Overlooking the Konya Plain in Southern Anatolia, Turkey, is one of the most fascinating places in all of human history. It is here that human beings in the area abandoned a nomadic lifestyle and began building one of the oldest cities on record. Today, the site is known as Çatalhöyük.
Built on an artificial hill called a tell, Çatalhöyük was inhabited for around 1,400 years. Successive generations rebuilt on top of old buildings, eventually culminating in 18 layers of settlement.
Digging so far into the past is a difficult but wondrous process for the archeologists involved, who, through their work, have helped to bring us the story of the mysterious people who lived there.
Discovery, Excavation, & Scandal
Eighty-seven miles (140 kilometers) from the twin-coned volcano of Mount Hasan and standing 66 feet (20 meters) above the Konya plain is the mound on which Çatalhöyük was built. With a panoramic view of the surrounding area of wide open plains, Çatalhöyük was ideally located.
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The site was first excavated in 1958 by English archeologist James Mellaart and his team, who returned in 1961 and worked on the site until 1965. The excavations revealed that the site had 18 layers of inhabitation of advanced culture during the Neolithic and late Neolithic periods. The bottom layer, being the oldest, was dated to around 7100 BCE, while the top layer was dated to about 5600 BCE.
Mellaart was later implicated in the Dorak Affair, in which he published drawings of Bronze Age artifacts from shallow graves in the city of Dorak, near the ancient site of Troy. These artifacts went missing, and Mellaart was accused of smuggling the items from Turkey. Whatever the truth, Mellaart became persona non grata and was only allowed to excavate in 1965 as an assistant. Nevertheless, Mellaart still gets the bulk of the credit for the initial excavation of the site.
It wasn’t until 1993 that excavation at the site resumed. The archeologist in charge, Ian Hodder, was a student of Mellaart and worked on the site until 2018 when his excavations finished. In the first year alone, Hodder and his team unearthed over 20,000 items.
Digital collection methods and radiocarbon dating have contributed greatly to recent excavations and helped archeologists create new pictures of life in Çatalhöyük. New excavations are planned for the future.
The Structures of Çatalhöyük
Çatalhöyük was comprised completely of residential mudbrick buildings. There were no warehouses or public buildings. The houses were crammed tightly together, sharing walls, so much so that the city had no streets, and most buildings had no access at ground level. Instead, buildings were accessed via ladders to doors on the roofs. These roof openings also served as the only form of ventilation in many of the houses. Therefore, the city roofs served as the streets.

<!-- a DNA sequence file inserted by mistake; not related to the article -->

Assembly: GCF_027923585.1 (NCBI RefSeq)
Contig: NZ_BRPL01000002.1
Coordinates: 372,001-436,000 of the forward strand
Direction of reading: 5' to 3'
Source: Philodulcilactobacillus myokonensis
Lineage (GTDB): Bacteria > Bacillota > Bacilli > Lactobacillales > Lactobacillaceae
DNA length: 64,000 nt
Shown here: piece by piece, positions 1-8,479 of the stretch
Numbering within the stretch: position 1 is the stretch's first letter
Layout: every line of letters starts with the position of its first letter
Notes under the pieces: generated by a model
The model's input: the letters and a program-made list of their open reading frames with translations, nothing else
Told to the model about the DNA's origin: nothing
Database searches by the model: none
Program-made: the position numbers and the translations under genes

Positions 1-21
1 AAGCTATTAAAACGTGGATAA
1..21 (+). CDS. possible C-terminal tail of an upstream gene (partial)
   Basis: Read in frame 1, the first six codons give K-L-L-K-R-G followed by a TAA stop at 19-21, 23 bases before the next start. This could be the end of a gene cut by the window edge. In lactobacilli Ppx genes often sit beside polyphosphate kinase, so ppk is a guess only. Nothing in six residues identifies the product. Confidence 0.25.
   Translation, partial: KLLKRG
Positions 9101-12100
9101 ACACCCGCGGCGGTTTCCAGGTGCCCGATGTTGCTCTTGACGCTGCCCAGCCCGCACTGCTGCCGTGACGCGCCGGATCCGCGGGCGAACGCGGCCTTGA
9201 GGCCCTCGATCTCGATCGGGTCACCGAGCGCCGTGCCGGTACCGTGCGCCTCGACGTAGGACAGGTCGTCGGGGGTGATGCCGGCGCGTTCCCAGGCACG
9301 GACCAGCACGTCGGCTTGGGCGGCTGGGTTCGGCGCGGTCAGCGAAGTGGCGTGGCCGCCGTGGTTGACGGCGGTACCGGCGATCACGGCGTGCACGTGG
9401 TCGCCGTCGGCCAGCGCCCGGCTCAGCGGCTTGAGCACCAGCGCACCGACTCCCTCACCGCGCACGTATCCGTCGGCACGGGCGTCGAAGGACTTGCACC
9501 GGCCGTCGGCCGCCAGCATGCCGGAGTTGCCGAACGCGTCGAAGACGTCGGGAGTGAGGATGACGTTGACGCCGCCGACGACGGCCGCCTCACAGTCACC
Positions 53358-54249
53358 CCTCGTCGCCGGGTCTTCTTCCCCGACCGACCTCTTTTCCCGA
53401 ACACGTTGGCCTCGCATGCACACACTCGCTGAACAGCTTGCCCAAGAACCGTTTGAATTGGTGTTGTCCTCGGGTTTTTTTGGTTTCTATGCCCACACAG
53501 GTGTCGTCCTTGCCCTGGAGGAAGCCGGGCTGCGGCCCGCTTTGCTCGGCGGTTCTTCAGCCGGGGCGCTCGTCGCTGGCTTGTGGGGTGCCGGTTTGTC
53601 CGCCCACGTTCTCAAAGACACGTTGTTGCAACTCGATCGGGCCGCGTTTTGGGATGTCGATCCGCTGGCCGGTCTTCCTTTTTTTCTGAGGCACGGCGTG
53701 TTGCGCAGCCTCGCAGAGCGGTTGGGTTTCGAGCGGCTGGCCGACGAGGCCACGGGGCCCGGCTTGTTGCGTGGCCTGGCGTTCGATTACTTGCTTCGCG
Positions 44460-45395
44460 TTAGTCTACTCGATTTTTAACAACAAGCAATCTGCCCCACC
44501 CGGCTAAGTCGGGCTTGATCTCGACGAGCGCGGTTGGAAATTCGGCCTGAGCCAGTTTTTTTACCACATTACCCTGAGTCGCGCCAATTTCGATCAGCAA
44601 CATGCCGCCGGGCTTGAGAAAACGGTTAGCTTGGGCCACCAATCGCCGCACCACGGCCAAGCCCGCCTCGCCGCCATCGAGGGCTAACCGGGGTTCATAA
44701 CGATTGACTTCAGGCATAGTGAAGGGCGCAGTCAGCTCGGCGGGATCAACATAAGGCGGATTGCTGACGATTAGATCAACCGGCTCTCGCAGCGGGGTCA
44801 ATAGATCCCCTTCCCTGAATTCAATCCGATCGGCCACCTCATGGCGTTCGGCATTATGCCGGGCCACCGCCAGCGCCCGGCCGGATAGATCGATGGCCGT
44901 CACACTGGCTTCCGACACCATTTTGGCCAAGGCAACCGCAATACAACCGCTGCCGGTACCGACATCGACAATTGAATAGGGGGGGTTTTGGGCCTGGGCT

Virtually every house discovered at Çatalhöyük was found to be decorated with ochre murals of geometric and figurative painting. These designs, in some cases, were refreshed regularly. Many of the paintings also feature wild animals and hunting scenes involving aurochs and stags.
This indicates that although sedentary, the people of Çatalhöyük still practiced hunting as an important part of acquiring food. A common feature found in many homes was bull horns used as decorative and functional items. They were turned into seating in communal areas with the horns pointing forward. Other items from animals, such as teeth and beaks, were used to decorate the walls and often plastered over.
The houses usually had several rooms, including two main rooms connected to ancillary rooms. Raised platforms created a surface on which activities such as cooking could be done. The walls were plastered, and each house had a cooking hearth or an oven.
The houses were kept extremely clean, and garbage was disposed of in areas outside the settlement. In later years, large communal hearths were also built on some of the roofs and served as meeting places for the inhabitants of Çatalhöyük.
Throughout the centuries, the population certainly fluctuated. The biggest population estimate is around 10,000 people, but 6,000 to 7,000 is probably more likely for most of the eras through which the city survived.
The Dead & Buried
The people of Çatalhöyük had a close relationship with their dead. Bodies were buried in a flexed position and interred underneath the house’s floor. Before burial, bodies were often placed in baskets or tightly bound in reed mats. Evidence suggested that many bodies were laid out in the open air for a time before being interred, as suggested by disarticulated bones gathered up and buried.